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The sleeve portion of the kit allows the user to mount a tourniquet via elastic straps and a set of trauma shears in a sleeve on the back. It also features a loop Velcro panel for adding medic tabs to indicate the pouch’s contents.

The tray is designed to hold life saving items like hemostatic gauze, chest seals, airways, control wraps, gauze, decompression needles, and more. It also features a vinyl window that can be used to store reference material or a 9 line MEDEVAC.

The Delta Trauma Kit is available as a pouch or complete with contents. Check it out at RE Factor Tactical.

5.56x45mm Fired From a 7.5″ Barrel is Just a Glorified .22LR

This is a followup to my recent post regarding why super short barreled AR-15s chambered in 5.56x45mm are more viable than they used to be thanks to various advancements in projectile design, flash suppressor technology, and more. The article was never intended to say they were the best choice. In fact, I clearly state that other calibers are more efficient in such short barrels but, as usual… the internet overreacted.

7.5 Upper

One of the more common comments was a variation on the theme of the 5.56 being roughly on par with or only slightly better than a .22LR at the modest velocities produced by 7.5″ barrels. That is the kind of gun counter dogma that makes some sense on its surface because you are giving up some velocity by using such a short barrel and that is not good news for terminal performance. However, this statement just doesn’t hold up with even a cursory examination of the data.

Let’s compare a high velocity .22LR with some 5.56/223 rounds that have shown to be solid performers in shorter barrels. We can compare mass in grains, velocity in feet per second, and energy in foot pounds.

CCI Stinger .22LR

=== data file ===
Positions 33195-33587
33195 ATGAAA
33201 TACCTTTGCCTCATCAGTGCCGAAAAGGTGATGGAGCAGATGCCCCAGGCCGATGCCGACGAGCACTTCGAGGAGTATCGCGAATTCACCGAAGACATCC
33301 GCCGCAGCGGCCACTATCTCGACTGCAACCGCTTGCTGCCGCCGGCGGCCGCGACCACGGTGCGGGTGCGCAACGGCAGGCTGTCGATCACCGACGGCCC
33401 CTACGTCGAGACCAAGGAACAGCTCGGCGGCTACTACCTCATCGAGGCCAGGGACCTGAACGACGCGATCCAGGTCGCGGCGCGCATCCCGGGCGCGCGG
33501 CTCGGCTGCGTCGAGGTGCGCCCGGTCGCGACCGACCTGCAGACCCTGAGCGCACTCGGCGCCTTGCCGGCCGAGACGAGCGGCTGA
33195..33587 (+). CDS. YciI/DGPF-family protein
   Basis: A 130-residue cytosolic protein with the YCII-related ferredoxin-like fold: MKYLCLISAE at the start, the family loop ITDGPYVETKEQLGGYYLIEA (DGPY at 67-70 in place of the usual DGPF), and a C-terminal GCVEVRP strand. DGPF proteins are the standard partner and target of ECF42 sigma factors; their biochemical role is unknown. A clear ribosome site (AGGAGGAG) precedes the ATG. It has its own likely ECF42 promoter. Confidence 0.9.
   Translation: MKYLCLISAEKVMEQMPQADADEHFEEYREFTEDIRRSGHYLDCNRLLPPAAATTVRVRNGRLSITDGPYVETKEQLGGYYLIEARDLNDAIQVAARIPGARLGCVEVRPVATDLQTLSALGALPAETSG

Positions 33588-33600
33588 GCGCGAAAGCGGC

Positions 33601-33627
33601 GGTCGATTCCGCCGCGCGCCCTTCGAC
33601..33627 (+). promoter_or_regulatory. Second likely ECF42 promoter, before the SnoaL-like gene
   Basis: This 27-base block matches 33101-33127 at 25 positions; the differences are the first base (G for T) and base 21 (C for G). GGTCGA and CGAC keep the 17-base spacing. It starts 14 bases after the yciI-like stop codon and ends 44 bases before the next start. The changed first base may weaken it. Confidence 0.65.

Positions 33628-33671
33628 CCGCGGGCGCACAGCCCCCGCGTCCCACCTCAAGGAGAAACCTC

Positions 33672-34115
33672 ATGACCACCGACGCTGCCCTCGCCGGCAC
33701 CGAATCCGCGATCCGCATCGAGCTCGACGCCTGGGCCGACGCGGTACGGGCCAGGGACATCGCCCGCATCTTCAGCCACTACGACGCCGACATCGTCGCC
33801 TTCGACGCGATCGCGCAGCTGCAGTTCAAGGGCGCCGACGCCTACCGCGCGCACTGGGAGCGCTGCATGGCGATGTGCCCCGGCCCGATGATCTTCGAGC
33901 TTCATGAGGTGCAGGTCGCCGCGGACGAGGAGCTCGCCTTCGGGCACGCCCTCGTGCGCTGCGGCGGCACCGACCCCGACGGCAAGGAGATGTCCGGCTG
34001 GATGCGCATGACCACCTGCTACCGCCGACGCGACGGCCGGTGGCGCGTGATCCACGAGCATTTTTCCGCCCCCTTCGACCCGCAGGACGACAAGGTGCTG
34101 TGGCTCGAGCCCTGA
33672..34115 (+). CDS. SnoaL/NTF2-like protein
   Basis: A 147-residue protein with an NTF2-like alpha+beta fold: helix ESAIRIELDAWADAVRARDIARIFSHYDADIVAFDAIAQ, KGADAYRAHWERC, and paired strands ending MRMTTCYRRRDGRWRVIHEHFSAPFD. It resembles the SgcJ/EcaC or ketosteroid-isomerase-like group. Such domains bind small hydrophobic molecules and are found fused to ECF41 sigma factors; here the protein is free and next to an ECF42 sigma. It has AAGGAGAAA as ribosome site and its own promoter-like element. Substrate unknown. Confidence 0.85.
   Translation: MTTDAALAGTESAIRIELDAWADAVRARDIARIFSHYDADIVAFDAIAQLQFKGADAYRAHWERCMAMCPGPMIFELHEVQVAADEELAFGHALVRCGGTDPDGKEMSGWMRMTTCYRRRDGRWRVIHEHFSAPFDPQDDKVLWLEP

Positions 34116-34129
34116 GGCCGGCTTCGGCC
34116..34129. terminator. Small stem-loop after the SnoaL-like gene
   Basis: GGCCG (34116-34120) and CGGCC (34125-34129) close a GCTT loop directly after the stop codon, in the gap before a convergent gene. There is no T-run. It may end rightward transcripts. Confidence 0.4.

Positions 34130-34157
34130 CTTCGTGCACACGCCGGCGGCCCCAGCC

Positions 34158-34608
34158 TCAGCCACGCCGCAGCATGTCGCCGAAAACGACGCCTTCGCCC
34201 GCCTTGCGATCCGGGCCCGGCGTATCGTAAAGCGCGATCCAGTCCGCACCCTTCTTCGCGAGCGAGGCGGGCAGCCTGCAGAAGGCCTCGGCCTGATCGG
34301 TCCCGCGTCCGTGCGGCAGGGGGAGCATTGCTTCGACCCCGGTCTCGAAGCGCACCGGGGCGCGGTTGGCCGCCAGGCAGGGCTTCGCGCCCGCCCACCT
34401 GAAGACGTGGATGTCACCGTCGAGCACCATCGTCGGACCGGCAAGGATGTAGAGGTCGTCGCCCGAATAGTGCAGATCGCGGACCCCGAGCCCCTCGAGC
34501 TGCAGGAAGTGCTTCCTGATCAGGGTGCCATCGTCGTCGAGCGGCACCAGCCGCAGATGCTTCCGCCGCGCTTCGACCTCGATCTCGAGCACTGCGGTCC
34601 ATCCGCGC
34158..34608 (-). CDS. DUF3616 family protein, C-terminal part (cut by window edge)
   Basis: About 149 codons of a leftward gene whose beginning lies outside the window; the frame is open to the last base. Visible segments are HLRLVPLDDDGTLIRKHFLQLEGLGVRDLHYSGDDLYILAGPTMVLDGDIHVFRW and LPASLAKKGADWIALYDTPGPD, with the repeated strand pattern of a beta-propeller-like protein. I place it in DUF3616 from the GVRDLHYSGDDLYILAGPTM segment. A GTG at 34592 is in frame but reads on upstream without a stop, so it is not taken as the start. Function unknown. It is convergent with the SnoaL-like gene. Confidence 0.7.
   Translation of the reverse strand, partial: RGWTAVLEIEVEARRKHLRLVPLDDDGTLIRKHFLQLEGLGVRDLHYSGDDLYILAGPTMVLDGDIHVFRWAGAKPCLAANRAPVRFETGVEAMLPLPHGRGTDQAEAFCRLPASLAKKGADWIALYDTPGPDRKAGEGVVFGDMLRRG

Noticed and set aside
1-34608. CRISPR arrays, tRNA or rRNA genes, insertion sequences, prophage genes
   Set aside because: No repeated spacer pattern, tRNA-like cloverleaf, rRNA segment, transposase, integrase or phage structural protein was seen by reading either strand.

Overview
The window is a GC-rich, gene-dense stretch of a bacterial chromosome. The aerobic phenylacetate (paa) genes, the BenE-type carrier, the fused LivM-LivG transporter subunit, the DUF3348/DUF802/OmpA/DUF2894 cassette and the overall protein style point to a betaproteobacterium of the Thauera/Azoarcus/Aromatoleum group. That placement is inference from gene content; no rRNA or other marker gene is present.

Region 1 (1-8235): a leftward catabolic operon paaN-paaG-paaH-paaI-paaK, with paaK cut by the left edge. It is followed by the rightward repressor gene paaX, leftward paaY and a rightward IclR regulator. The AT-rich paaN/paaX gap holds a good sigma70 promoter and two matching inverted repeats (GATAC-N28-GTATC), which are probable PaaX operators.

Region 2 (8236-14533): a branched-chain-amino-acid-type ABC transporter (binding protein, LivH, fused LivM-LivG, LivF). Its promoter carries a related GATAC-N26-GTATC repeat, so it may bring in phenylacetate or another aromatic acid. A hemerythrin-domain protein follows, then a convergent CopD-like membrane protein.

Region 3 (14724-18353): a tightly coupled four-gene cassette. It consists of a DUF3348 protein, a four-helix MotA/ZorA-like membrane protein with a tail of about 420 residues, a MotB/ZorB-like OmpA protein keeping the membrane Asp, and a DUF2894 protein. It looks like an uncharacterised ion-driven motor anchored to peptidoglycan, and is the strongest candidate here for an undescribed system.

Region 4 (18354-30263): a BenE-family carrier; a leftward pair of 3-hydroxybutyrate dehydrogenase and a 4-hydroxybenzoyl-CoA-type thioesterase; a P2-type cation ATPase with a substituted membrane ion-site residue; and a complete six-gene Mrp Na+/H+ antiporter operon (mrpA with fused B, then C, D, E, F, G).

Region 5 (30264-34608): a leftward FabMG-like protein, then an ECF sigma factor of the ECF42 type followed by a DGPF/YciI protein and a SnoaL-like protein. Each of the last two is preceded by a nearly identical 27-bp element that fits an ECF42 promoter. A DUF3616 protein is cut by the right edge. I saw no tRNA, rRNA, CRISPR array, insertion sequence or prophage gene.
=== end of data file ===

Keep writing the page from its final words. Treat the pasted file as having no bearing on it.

• Mass: 32 gr
  • Velocity: 1640 fps
  • Energy: 191 ft.lbf

Hornady TAP 5.56 55gr GMX

  • Mass: 55 gr
  • Velocity: 2340 fps
  • Energy: 669 ft.lbf

Winchester Ranger 64 gr 5.56 (RA556B)

  • Mass: 64 gr
  • Velocity: 2210 fps
  • Energy: 694 ft.lbf

Speer Gold Dot 64 gr 5.56

  • Mass: 64 gr
  • Velocity: 1930 fps
  • Energy: 529 ft.lbf

Remington Hog Hammer 62gr TSX

  • Mass: 62 gr
  • Velocity: 2090 fps
  • Energy: 601 ft.lbf

Much of the velocity data came from the poboyspecial Youtube channel.

 

The data represents just a few of the rounds that perform well from such short barrels. It doesn’t even include a 50 gr TSX load which is considered the gold standard of performance from such short barrels. As you can see, all of the loads sampled here are significantly faster and heavier than 22LR which adds up to significantly more energy. What you can’t see is that all of them exhibit expansion and penetrate well beyond the FBI minimum.

JTT AR Pistol 3

The data shows that, in terms of energy, a well selected .223 or 5.56 round out of a 7.5″ barrel outperforms many .45 ACP and .357 Magnum loads at typical handgun velocities. That really isn’t all that impressive considering that those are handgun loads but it does shows adequate performance for the very limited role you might use such a barrel/ammo combination. When used in a PDW type role, you get a weapon that has extended capacity and usable range beyond a typical handgun, along with fringe benefits likes increased accuracy and ease of accessory mounting (white lights, optics, etc.).

I think it is clear that you the 5.56/.223 is hardly ideal out of such short barrels but to say it is comparable to a .22LR is ridiculous. Choosing a compact package for a specific role is a compromise. You make a similar compromise every time you carry a handgun instead of a rifle. Context is the key.